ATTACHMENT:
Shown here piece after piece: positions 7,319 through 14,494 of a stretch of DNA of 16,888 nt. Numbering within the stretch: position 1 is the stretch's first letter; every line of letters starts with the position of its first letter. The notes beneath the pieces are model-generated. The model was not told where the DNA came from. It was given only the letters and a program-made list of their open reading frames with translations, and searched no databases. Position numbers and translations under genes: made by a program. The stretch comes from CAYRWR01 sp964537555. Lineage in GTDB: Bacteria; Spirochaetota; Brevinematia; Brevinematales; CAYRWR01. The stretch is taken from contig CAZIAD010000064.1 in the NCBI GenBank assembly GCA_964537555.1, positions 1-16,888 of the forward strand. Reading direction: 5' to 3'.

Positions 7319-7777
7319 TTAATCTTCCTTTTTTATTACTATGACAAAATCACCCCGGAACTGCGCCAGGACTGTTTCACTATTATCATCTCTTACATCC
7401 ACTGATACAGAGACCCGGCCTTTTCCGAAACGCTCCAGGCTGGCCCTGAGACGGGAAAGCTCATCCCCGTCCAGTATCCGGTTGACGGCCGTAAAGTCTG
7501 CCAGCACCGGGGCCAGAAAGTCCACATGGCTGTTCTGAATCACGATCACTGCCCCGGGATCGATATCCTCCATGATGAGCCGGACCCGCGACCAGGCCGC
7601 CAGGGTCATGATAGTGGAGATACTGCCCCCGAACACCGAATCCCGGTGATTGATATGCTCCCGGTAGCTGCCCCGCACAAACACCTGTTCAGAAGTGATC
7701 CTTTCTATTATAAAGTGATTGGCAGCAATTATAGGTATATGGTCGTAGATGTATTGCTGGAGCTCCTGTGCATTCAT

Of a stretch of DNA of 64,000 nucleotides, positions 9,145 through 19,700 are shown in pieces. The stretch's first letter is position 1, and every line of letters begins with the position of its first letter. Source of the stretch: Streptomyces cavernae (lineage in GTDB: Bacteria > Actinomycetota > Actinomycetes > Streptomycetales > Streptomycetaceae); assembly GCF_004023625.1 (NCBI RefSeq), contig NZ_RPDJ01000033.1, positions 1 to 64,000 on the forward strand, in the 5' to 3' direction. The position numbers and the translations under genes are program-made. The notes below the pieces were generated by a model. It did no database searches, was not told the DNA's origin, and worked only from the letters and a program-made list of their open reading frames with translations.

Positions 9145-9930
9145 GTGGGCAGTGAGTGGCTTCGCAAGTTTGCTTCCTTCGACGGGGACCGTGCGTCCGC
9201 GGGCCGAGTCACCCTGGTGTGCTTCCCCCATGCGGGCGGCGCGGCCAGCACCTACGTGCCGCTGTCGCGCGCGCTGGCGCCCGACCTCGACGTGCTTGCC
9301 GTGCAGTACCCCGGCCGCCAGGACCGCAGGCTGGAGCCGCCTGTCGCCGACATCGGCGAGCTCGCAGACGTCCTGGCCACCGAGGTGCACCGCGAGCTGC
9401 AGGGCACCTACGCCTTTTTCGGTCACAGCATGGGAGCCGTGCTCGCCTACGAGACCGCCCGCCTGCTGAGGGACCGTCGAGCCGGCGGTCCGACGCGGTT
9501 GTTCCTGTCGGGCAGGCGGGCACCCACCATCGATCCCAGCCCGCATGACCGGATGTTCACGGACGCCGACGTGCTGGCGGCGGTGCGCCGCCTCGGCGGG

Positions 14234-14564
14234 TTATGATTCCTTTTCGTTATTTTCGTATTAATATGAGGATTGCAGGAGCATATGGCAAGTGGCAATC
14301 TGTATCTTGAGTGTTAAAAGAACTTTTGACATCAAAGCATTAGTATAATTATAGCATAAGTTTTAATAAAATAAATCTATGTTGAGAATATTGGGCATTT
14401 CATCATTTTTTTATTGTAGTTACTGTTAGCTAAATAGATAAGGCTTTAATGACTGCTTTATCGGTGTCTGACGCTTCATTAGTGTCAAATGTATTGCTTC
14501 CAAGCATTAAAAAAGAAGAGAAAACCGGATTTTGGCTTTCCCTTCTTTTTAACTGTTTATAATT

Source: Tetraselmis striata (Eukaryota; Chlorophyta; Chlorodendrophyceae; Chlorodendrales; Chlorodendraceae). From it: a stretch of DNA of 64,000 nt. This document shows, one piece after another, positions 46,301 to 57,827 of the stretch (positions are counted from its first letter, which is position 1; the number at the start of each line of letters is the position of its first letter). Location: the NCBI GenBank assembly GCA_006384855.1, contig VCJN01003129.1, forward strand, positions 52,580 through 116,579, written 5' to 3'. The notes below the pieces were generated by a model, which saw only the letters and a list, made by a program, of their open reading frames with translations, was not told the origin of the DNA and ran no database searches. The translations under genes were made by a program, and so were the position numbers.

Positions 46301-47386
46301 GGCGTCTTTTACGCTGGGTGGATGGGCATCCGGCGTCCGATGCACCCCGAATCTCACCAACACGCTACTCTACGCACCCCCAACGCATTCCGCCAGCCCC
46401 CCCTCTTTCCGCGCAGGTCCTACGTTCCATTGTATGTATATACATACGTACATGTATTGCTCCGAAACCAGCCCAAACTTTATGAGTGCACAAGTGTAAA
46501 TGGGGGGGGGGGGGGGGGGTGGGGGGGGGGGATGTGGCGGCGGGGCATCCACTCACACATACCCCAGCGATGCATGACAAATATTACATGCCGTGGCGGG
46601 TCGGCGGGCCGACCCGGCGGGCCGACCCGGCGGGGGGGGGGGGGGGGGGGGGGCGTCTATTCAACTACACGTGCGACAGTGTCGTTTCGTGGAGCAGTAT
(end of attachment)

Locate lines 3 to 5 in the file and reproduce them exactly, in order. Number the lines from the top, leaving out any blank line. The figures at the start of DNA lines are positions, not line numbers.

7319 TTAATCTTCCTTTTTTATTACTATGACAAAATCACCCCGGAACTGCGCCAGGACTGTTTCACTATTATCATCTCTTACATCC
7401 ACTGATACAGAGACCCGGCCTTTTCCGAAACGCTCCAGGCTGGCCCTGAGACGGGAAAGCTCATCCCCGTCCAGTATCCGGTTGACGGCCGTAAAGTCTG
7501 CCAGCACCGGGGCCAGAAAGTCCACATGGCTGTTCTGAATCACGATCACTGCCCCGGGATCGATATCCTCCATGATGAGCCGGACCCGCGACCAGGCCGC